A hospital worker prepares the body of Osama al-Astal, 6, who was killed in his home in Khan Younis, southern Gaza Strip, with three other family members during an Israeli air strike. (Reuters)
Gaza/Jerusalem, July 17 (Reuters): Israeli leaders today played down prospects of a permanent Gaza ceasefire and fighting returned to a familiar pattern of Palestinian rocket salvoes and Israeli bombing after a five-hour humanitarian truce.
An Israeli official said earlier that senior Israeli negotiators in Cairo had approved a full truce, but a final decision lay with the security cabinet.
But foreign minister Avigdor Lieberman, who has been advocating a move into Gaza to stop rockets being fired on Israel, said: “We are not familiar with the matter.”
A Hamas spokesman also denied initial comments by the Israeli official that a full truce was slated to start at 0300 GMT tomorrow.
Naftali Bennett, Israel’s hawkish economy minister, said time was running out for Hamas, the Islamist group dominant in Gaza.
“We are moving from Iron Dome to an iron fist,” Bennett said, referring to an anti-missile system that has intercepted many of the rockets in 10 days of warfare.
With large contingents of Israeli infantry and tanks deployed near the Gaza border, Bennett, a member of the decision-making security cabinet, appeared to amplify Israeli threats of a ground invasion of the densely-populated enclave. “I want to wish good luck to the IDF (Israel Defence Forces) soldiers. With the IDF’s help, and God’s help, we will win,” he told reporters in the southern city of Ashkelon, a frequent target of rocket strikes.
Sirens sounded in southern Israel at the end of the five-hour ceasefire requested by the UN. The military said rockets headed towards Tel Aviv, the southern city of Beersheba and Ashkelon. There were no reports of casualties or damage.
Israeli aircraft bombed a house in Gaza City, killing three children, and another two youngsters died in separate attacks, said Ashraf Al-Qidra, spokesman of the Gaza health ministry. The Palestinian death toll rose to 229, mostly civilians, according to the ministry.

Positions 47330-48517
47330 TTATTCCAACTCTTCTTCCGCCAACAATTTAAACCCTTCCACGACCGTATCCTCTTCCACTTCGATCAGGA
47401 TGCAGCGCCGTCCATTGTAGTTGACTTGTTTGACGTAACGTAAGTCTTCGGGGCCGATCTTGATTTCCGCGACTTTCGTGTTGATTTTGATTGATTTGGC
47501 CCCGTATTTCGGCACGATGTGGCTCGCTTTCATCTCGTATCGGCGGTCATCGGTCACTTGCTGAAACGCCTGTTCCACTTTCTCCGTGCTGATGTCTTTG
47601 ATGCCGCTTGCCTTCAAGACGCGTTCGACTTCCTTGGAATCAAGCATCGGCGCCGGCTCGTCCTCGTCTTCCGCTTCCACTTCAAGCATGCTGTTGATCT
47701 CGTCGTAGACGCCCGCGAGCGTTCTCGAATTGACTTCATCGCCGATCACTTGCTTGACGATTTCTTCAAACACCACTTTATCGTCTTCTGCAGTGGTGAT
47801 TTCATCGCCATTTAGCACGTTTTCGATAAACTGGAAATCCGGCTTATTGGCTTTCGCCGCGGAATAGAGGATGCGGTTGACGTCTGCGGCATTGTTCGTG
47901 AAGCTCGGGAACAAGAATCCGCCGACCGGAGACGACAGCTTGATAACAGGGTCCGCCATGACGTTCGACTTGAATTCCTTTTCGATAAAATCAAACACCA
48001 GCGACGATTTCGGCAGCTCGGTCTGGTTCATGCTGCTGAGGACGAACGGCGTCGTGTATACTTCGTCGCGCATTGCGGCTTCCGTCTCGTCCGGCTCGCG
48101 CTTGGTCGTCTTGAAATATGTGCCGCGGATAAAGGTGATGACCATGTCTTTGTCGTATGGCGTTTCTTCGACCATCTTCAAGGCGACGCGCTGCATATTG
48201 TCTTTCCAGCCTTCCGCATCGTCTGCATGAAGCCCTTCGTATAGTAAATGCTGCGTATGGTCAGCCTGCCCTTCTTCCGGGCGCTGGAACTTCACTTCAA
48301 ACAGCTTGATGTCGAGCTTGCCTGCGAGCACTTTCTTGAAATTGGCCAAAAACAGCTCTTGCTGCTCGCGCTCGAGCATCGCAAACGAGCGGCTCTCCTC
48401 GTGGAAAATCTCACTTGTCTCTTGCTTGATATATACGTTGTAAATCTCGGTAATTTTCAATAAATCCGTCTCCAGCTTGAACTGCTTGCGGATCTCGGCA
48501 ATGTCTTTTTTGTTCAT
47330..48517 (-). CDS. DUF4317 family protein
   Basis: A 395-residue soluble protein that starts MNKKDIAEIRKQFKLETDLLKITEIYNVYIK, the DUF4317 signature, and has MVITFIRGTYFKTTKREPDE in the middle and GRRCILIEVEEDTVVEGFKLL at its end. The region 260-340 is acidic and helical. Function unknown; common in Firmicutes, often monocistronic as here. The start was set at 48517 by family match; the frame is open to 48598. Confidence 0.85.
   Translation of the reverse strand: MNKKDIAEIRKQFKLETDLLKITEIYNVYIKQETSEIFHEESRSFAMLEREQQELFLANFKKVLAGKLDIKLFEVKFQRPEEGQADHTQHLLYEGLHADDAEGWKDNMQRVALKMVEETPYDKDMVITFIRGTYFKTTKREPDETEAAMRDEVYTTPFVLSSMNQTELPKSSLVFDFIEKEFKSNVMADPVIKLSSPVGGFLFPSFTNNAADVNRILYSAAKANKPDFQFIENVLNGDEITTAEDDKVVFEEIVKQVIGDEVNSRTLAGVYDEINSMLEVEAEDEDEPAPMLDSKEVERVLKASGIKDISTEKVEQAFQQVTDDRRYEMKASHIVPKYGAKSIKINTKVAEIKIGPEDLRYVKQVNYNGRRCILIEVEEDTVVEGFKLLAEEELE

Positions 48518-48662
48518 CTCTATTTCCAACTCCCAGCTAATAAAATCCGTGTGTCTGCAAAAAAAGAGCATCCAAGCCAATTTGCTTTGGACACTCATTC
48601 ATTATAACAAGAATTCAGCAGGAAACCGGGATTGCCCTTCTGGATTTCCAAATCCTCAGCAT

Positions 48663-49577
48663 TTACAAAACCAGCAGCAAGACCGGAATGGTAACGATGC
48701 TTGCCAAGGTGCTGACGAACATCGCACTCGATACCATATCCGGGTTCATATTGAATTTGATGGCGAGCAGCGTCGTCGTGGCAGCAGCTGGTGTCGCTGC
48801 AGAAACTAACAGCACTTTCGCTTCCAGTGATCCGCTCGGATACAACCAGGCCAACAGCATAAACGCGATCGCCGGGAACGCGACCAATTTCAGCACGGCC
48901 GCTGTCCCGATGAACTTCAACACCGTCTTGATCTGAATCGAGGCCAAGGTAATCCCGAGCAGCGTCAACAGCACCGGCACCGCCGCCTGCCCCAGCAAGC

In Israel, one civilian has been killed by fire from Gaza, where the Israeli military says more than 1,300 rockets have been launched into the Jewish state. The salvoes have made a race to shelters a daily routine for hundreds of thousands of people.
Hours before the humanitarian ceasefire began, about a dozen Palestinian fighters tunnelled under the border, emerging near an Israeli community. At least one was killed when Israeli aircraft bombed the group, the military said.
President Barack Obama said yesterday he supported Egyptian efforts to agree a ceasefire that would end the worst flare-up of Israeli-Palestinian hostilities in two years. US officials would use their diplomatic resources over the next 24 hours to pursue closing a deal, he said. Egypt had proposed a permanent ceasefire plan on Tuesday, which Israel accepted. But Hamas, saying its terms had been ignored, rejected it.
Hamas wants Israel and Egypt, whose military-backed government is at odds with the Islamist group, to lift border restrictions that have deepened economic hardship among Gaza’s 1.8 million populace and caused a cash crunch in the movement, which has been unable to pay its employees for months.
The UN Relief and Works Agency for Palestinian refugees said it had discovered on Wednesday some 20 rockets hidden in an empty school.